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 dicembre 2019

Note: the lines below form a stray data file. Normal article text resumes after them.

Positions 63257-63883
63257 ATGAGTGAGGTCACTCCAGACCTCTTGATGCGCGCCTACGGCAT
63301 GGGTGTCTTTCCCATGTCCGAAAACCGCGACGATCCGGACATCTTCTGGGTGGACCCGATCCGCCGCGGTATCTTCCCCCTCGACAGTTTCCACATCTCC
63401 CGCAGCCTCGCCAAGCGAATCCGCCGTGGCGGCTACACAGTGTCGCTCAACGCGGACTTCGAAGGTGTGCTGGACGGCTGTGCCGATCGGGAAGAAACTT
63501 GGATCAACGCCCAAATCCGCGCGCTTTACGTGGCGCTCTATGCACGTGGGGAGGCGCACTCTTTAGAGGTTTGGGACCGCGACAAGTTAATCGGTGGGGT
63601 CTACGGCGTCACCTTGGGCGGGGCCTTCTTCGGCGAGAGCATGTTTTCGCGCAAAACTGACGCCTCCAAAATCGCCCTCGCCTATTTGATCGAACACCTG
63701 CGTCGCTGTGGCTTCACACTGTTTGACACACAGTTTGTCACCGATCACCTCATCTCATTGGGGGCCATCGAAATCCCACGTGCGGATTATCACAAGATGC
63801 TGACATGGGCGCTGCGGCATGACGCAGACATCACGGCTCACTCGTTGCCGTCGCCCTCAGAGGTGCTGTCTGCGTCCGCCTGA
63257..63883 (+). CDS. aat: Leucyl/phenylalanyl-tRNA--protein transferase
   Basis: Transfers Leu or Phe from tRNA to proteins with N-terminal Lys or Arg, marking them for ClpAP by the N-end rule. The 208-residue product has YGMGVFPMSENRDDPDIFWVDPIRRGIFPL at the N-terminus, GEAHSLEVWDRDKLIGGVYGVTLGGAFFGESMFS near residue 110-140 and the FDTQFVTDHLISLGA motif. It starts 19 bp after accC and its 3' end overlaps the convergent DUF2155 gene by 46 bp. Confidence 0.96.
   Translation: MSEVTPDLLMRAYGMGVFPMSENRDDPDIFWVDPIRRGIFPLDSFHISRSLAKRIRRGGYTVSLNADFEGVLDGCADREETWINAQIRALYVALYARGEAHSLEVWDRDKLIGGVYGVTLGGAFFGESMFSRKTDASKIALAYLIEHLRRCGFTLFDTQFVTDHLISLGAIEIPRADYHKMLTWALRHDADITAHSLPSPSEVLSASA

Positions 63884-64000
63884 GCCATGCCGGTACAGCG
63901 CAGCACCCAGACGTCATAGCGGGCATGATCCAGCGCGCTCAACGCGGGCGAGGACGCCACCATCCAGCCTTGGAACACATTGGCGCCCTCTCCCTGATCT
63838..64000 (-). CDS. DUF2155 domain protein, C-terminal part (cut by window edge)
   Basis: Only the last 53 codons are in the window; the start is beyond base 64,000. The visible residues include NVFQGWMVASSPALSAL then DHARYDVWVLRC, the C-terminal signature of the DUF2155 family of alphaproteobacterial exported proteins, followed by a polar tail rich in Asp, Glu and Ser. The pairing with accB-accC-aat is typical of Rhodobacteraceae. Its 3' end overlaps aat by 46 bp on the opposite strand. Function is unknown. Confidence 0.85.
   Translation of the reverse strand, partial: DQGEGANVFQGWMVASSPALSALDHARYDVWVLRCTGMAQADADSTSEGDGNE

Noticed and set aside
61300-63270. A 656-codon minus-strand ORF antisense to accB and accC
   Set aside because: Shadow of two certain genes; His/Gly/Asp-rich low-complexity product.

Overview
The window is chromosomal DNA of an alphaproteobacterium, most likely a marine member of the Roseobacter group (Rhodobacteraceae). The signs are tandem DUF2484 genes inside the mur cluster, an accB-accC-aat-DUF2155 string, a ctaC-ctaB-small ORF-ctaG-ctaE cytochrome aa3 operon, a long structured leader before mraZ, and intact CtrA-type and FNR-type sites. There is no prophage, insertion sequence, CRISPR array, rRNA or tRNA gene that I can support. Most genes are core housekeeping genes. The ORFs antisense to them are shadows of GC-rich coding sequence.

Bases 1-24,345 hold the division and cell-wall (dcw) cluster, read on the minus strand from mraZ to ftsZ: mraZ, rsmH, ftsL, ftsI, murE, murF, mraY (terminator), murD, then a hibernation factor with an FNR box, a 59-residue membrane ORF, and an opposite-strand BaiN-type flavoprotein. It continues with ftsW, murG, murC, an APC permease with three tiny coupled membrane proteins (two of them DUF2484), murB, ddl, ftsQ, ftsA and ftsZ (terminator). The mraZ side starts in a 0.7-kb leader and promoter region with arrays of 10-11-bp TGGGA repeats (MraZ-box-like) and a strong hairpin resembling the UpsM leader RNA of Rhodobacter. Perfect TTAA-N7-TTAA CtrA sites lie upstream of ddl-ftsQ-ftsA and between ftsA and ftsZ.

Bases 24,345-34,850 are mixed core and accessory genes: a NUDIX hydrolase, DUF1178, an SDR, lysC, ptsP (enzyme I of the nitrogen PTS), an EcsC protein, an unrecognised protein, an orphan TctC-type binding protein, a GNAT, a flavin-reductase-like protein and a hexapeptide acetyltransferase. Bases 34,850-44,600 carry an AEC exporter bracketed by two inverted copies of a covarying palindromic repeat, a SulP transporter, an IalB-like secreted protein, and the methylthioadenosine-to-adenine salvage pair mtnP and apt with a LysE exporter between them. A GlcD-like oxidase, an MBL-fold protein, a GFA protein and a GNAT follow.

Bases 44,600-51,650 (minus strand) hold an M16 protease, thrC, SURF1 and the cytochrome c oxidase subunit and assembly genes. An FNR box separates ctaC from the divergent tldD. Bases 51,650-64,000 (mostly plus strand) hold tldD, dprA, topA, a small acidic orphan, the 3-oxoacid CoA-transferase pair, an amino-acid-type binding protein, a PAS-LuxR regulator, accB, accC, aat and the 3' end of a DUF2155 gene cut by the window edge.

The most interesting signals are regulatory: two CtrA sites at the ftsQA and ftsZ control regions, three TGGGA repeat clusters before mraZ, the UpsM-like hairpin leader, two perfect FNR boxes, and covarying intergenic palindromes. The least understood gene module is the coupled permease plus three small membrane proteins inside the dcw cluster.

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The dilemmas of African conflict cannot be avoided by identifying one side as victims and the other as aggressors. The return of some 600,000 Hutu refugees to Rwanda in November gave the international community good reason to shelve an ill-thought out plan for military intervention in eastern Zaire. It suited many governments, especially the US administration, to accept the official Rwandan claim that the only Hutus remaining on Zairean soil were a hard core militiamen and soldiers loyal to the ousted regime - those who had carried out the 1994 genocide. In fact, hundreds of thousands of Rwandans had fled deeper into Zaire, along with 150,000 refugees from Burundi and at least 300,000 displaced Zaireans. Most have since been wandering in the forest, out of reach of any relief effort, and are now in a desperate condition. Ten days ago Ms Emma Bonino, the European Union's humanitarian affairs commissioner, found some of them in a makeshift camp near Kisangani. Horrified by what she saw, she returned to Brussels fulminating against those, including the US government, that were attempting to play down the crisis. Some relief agencies have gone further, accusing the US of a deliberate cover-up. Mr Nicholas Stockton, emergencies director of Oxfam UK & Ireland, says that on November 20 he was shown US aerial photographs which "confirmed, in considerable detail, the existence of 500,000 people distributed in three major and numerous minor agglomerations". Yet three days later the US military claimed they had located only one significant cluster of people which could be identified as former members of the Rwandan armed forces and militias. While Ms Bonino was in Zaire, Mr Stockton was telling a conference in Oxford that "as many as 400,000 refugees and unknown numbers of Zairean displaced persons have, in effect, been airbrushed from history". He blamed not only the US government but also "journalists and other seasoned observers" who had failed to expose the cover-up. At one level, the agencies are simply hitting back at the media which "debunked their apocalyptic warnings", as Mr Stockton puts it, after refugees whom they had depicted as being at death's door poured back into Rwanda in November in robust health. But in calling for an armed rescue mission the agencies found themselves alongside some strange allies: not only the French government and media but also President Mobutu Sese Seko of Zaire, who hoped such an intervention would help him regain control of his country. The Hutu militia leaders also hoped it would reverse the blitzkrieg of Zairean rebels and Rwandan troops driving them away from the frontier. Opposing intervention was virtually the whole establishment of the English-speaking world from traditional right-wing non-interventionists, through many of the most respected Africa specialists among diplomats and journalists, to human rights workers who are normally critical of western policies. Why? The UK and US governments, along with most anglophone commentators on African affairs tend, with some good reasons, to approve of the present governments in Rwanda and Uganda. President Yoweri Museveni, by far the most enlightened and effective ruler of Uganda since independence, has begun to pull his country round after the disastrous Amin-Obote era. And the Rwandan Patriotic Front - which succeeded in ousting a regime responsible for genocide - did face a real threat of revenge from the militia which remained in control of the refugee camps. Similarly, it is hard not to sympathise with Mr Laurent Kabila, the Zairean rebel leader, in his campaign to overthrow the corrupt and despotic Mobutu regime. Yet in some francophone media, notably Le Monde, the leading French newspaper, these sympathies are transmogrified into a sinister Anglo-Saxon conspiracy.Indeed, Le Mond├Ęs correspondents seem still to regard Africa as a battleground between francophone and anglophone civilisations. Frustrated by the EU's failure to unite behind Ms Bonino's call for action, they accuse northern Europe of having a soft spot for "the authoritarian but effective regimes in power in Rwanda and Uganda", and of going along with an American plot to "export instability" into both Sudan and Zaire - states they believe the US now wants to see broken up. Relief workers should be worried when they find themselves echoing this kind of conspiracy theory and beating the drum for western military intervention in a complex and fastmoving African conflict. Most are aware that feeding refugees is seldom a neutral act. It may discourage them from going home when they could safely do so; it may destabilise the local economy; it may (as it did with the Rwandan Hutu militias and the Cambodian Khmer Rouge) help the authors of atrocities to re-form their troops for a new assault. But to draw attention to such dilemmas is not to solve them, and sympathy from some governments or parties does not entitle one to ignore evidence that their policies are causing largescale suffering. Agencies which have as their raison d'├¬tre the relief of suffering cannot, or anyway should not, consider leaving children to starve or force refugees home against their will as acceptable policy options. Mr Stockton has a point: if it is wrong to treat all sides in a conflict as equally guilty, it is no less wrong to regard everyone on one side as victims and everyone on the other as aggressors or mass-murderers. When hundreds of thousands of men, women and children are driven into the forest at gunpoint and left to starve, such justice is rough indeed.

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